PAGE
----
Born in Pescara, in the Abruzzo region of Italy, on 13 July 1974, Jarno Trulli has been competing regularly in F1 racing since 1997, having driven for Minardi, Jordan, Prost, Renault and Toyota. Trulli’s parents were motor sport fans, as is evident by the fact that he was named after Finnis Grand Prix motorcyclist Jarno Saarinen. His father encouraged him to get involved in the sport, which led to him competing in karting from a young age. He proved to be a talented driver, winning Italian and European karting championships before moving on to Formula Three and winning the German championship in 1996.
It was in 1997 that Trulli made his F1 debut driving for Minardi. Seven races into the season he was called upon to replace injured Prost driver Olivier Panis, and made quite an impression right from the beginning as he finished fourth in Germany and looked set to take second place in Austria, but never finished the race due to engine trouble. For the following two seasons Trulli stayed with the Prost team, taking his first podium position at the 1999 European Grand Prix.
In 2000 Trulli signed with Jordan, and despite a series of awesome qualifying displays, he failed claim a podium finish. This gave rise to some suggesting that he was a qualifying specialist, not having what it takes to successfully complete a race. This reputation followed him when, as a member of the Renault team in 2002, he often out-qualified team-mate Jenson Button, but didn’t quite make the grade in races. Nevertheless, Trulli remained with Renault for the 2003 season as team-mate to Fernando Alonso, who had been promoted from test-driver. In Germany, Trulli achieved a podium finish, being his first with the team. In 2004, Trulli made a vast improvement and for at least the first half of the season was the stronger driver in the Renault team, taking a first-place victory at Monaco. Trulli had his sights set on remaining with the Renault team for 2005, but a lack of judgment on the last corner of the French Grand Prix allowed Rubens Barrichello to take first place and set Trulli at odds with the team-boss Briatore. Subsequent lackluster performances resulted in Trulli parting company with Renault with three races of the season to go.
Trulli had, however, already negotiated with Toyota to drive for them in 2005, and replaced Ricardo Zonta for the final two races of the 2004 season. 2005 started out well for Trulli, with excellent qualifying times earning him one pole and thirteen grid-slots in the top five. He took second place in both Malaysia and Bahrain, scoring Toyota’s best results to date, but finished seventh in the final standings. Trulli did not have a good season in 2006, and still driving for Toyota, he finished twelfth in the standings, being two places below team-mate Ralf Schumacher. 2007 saw Trulli clocking up superb qualifying speeds, but his TF207’s performance was not up to scratch and he finished the year thirteenth overall.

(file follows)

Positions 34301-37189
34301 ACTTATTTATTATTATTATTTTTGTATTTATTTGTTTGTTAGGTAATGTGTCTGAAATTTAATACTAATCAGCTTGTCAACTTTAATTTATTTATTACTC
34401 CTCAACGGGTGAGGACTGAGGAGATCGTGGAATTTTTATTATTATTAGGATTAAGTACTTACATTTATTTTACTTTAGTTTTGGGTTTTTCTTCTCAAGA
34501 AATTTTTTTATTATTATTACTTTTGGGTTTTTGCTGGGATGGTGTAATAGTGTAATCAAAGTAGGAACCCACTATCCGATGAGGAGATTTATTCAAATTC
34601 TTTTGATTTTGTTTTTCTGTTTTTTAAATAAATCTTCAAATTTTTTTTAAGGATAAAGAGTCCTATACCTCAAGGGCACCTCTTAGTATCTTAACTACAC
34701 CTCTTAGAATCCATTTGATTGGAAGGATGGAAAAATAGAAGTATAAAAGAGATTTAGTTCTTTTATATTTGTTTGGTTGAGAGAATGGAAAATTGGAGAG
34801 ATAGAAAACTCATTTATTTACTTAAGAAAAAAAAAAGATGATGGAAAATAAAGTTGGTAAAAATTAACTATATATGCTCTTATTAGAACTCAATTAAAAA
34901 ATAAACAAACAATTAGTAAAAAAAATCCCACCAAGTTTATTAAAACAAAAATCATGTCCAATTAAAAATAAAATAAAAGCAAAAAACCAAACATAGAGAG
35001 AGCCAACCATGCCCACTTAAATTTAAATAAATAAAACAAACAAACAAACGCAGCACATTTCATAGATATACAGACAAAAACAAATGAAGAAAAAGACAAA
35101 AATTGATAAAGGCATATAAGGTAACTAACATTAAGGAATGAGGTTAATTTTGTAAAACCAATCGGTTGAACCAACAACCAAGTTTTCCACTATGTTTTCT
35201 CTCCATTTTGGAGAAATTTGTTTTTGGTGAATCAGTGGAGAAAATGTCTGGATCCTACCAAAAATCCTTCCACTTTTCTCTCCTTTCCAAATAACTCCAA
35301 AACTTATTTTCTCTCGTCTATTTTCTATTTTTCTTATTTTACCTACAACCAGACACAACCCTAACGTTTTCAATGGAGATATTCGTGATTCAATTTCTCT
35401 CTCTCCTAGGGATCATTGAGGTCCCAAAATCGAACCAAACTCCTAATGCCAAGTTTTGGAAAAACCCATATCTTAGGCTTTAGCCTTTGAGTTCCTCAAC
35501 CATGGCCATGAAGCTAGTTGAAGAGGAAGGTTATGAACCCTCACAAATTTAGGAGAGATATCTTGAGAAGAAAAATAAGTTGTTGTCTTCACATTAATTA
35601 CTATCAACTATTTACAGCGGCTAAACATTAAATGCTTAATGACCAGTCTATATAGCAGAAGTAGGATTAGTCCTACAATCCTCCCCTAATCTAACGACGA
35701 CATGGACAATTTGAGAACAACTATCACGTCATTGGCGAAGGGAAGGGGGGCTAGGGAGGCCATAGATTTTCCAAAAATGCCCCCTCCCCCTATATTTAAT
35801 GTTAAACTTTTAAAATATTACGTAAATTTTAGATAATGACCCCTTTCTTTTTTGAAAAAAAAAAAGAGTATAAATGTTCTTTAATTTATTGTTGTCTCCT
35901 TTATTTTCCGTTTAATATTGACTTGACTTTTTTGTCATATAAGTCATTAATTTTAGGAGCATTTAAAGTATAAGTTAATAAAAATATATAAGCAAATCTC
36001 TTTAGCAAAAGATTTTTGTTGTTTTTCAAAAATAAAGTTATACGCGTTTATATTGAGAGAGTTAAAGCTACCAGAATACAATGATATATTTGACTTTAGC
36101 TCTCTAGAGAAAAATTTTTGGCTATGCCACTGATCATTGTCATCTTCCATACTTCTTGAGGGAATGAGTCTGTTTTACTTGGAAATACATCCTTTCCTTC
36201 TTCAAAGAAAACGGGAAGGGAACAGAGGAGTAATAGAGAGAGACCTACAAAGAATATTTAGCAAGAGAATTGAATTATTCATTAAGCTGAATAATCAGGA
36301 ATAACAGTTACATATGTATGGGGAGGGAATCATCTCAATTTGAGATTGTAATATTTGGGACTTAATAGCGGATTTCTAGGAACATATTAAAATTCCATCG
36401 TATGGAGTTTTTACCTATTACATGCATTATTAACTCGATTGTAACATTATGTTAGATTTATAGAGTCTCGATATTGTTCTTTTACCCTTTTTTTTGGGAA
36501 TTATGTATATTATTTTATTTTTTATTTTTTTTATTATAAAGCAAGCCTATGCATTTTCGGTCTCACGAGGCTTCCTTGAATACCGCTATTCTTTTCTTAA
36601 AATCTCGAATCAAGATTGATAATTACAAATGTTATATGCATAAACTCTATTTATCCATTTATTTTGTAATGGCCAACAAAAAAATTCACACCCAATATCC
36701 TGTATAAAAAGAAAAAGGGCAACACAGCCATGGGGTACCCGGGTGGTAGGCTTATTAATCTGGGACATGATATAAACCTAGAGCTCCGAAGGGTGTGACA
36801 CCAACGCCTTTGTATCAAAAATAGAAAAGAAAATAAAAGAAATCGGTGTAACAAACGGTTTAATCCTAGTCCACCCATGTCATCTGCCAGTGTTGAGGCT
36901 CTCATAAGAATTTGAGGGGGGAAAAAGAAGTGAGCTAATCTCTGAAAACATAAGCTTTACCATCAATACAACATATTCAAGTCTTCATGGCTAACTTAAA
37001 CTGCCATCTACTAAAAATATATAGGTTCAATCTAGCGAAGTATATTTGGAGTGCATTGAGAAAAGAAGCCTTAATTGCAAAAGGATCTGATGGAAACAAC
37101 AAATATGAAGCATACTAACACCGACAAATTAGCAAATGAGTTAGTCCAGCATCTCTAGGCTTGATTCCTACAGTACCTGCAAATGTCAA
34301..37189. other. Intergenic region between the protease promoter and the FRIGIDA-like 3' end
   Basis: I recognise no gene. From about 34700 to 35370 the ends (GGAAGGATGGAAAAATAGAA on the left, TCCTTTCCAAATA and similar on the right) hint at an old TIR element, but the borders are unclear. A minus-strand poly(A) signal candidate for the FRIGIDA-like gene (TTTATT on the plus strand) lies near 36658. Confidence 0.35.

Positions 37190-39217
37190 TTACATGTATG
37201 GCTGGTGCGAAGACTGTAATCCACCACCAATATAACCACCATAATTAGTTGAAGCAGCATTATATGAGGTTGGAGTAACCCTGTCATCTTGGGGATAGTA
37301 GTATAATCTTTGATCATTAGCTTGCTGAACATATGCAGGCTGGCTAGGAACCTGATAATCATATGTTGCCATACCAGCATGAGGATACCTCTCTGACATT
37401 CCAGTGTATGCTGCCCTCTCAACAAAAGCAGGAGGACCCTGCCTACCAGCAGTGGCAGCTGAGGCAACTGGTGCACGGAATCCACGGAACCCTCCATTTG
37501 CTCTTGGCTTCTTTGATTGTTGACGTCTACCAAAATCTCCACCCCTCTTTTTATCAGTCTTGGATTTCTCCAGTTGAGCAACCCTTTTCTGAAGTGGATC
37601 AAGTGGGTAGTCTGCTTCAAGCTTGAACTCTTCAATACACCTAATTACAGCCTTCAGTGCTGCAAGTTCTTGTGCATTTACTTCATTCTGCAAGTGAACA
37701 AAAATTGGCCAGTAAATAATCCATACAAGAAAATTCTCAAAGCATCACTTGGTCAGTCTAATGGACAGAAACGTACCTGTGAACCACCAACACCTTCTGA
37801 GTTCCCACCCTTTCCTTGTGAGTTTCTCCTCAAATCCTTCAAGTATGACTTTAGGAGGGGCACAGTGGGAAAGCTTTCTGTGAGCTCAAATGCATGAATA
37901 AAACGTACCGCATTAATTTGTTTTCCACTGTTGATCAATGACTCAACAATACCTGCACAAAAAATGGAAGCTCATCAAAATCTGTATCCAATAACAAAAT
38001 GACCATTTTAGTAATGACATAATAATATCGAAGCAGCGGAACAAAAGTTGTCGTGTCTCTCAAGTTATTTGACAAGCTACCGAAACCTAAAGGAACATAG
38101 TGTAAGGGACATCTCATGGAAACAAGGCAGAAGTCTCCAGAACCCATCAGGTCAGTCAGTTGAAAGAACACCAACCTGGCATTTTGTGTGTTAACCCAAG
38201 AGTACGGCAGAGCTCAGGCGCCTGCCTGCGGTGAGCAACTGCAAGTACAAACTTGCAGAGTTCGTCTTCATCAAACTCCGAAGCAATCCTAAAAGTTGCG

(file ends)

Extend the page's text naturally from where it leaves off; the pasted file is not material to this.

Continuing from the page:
Toyota’s performance showed a marked improvement in 2008, and Trulli scored in 10 of the 18 races of the season, with an encouraging third place in France. Trulli finished the 2008 season in ninth position overall, six points ahead of team-mate Timo Glock. Despite the Toyota TF109’s inconsistent performance in 2009, Trulli managed podium finishes in Australia and Bahrain, ending the season with a second-place finish in Japan. With the withdrawal of Toyota from F1 racing, Trulli signed for the new Lotus team for 2010. The first race of the season at Bahrain, saw Trulli retiring from the race after 26 laps due to hydraulics problems. But with a whole season’s racing ahead, auto racing fans are no doubt keen to see if Jarno Trulli can overcome his reputation, and keep up the pace through the race.
With the European Grand Prix starting at a new venue on Sunday, it was hard to predict who’d race the circuit the best and come out on top. The new circuit took the cars around the harbor streets of Valencia, Spain, providing a scenic backdrop to an exciting race. In the end it was Felipe Massa who took the checkered flag.